It doesn't end there for Ferment Magazine. I haven't told you about Melissa Cole's Views from the Bar, Mark Dredge's Guide to Pale Lagers or, and this was one of my favourite pieces, Archie McDiarmid's A Beer Drinkers Guide to the Wine List,to name but three, but I'll let you find out about those for yourself. Nor was it the end of the box I was sent; My Pils by To Ol, Nazca by Chilean brewery Rothhammer, Vesterbro Wit by Mikkeller, Red Doe by the fantastic White Hag Brewery in Sligo, Ireland, and Hefe from Edinburgh's Stewart Brewery rounded out the excellent selection. When a selection of beers this mouth wateringly good along with the brilliant writing in Ferment magazine as part of the package then why wouldn't you want to be a part of the Beer52.com experience?
Those wonderful people at Beer52.com have given me an exclusive code to share with you that will give you a whopping £10 off your first order. Simply follow this link to www.beer52.com and enter the coupon code GBDB10 after your payment details and some fantastic beer to drink on its own or as I did, while you read Ferment magazine, will be delivered to your door in a matter of days. The second issue of Ferment magazine came out on the 7th July and focuses on the burgeoning London beer scene, meaning a great new selection of beer from Beer52.com for you to enjoy. A regular subscription will mean you never miss an issue or fantastic beer, some of which are exclusive to Beer52.com. What are you waiting for?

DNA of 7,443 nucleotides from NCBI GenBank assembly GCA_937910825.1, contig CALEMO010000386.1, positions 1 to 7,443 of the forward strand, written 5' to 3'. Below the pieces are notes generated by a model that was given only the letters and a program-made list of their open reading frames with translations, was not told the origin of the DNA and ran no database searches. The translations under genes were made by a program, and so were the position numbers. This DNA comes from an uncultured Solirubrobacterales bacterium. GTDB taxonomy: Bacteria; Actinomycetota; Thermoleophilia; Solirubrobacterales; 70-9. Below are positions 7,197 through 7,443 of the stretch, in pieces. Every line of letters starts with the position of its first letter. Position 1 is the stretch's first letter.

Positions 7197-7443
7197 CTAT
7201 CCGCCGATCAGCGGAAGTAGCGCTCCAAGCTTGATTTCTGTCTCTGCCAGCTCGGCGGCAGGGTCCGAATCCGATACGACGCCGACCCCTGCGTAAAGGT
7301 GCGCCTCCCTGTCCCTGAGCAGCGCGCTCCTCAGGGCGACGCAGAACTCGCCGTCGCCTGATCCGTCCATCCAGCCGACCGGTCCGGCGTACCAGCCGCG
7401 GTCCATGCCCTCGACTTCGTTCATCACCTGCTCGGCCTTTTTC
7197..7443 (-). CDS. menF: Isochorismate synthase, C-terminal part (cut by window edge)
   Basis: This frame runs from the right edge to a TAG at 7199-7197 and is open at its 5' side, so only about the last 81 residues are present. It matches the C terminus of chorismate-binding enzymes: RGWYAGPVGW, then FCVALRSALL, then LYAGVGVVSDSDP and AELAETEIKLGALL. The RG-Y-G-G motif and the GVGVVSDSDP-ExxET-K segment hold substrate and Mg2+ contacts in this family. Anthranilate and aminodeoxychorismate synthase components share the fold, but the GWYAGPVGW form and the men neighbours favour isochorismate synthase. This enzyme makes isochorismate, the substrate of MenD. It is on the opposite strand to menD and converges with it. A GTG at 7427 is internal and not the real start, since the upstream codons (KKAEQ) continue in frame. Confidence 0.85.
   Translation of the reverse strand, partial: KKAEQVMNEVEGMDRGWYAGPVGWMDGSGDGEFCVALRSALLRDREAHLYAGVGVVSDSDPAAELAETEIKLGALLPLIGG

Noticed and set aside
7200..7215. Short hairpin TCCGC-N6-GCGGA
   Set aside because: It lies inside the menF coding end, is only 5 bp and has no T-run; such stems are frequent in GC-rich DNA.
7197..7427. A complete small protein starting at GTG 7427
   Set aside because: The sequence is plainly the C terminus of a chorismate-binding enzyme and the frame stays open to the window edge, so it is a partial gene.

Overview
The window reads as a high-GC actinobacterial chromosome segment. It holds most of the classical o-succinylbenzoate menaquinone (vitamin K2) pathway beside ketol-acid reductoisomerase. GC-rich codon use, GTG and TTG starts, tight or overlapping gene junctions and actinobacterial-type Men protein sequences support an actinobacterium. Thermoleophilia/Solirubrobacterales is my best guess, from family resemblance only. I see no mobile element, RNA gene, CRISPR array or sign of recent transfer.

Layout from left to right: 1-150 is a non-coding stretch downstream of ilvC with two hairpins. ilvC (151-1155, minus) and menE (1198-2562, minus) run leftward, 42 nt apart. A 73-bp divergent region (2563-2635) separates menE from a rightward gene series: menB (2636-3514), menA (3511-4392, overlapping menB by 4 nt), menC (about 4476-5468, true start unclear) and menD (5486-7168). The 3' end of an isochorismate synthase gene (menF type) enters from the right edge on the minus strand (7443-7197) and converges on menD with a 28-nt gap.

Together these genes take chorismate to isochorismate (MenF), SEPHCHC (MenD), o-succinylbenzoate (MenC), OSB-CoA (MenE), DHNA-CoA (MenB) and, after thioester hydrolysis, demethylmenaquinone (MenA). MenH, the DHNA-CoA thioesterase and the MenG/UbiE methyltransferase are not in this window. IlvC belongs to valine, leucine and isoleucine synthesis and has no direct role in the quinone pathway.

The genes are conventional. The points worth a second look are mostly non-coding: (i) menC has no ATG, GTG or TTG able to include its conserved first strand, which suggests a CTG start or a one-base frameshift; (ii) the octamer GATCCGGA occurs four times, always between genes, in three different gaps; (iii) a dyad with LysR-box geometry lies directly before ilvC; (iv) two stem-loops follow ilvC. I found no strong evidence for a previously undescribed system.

Sunday, 3 July 2016
Beer In Essex:
Visiting Great Wakering
It starts to rain just as my train pulls into Southend Victoria station, the end of the line, the grey sky fittingly echoing a melancholy you can almost taste in this rundown Victorian seaside town. I hurry through through the generic 'every-town' centre and catch the bus to Great Wakering.
The journey takes me just six miles inland but it seems a world away, and the sun breaks briefly through the crowd as I walk past the church and duck pond to Home Farm on whose land George's Brewery resides. I'd written a potted history of the brewery itself in June last year in the second part of my exploration of Essex bottled beer, you can read about it here if you want to, and despite having received an invitation to visit soon afterwards I finally had an opportunity to do so. Incidentally, should you wish to know the full history of the brewery, and the associated Hop Monster brand, then this link will take you to the official version written by owner Mark Mawson.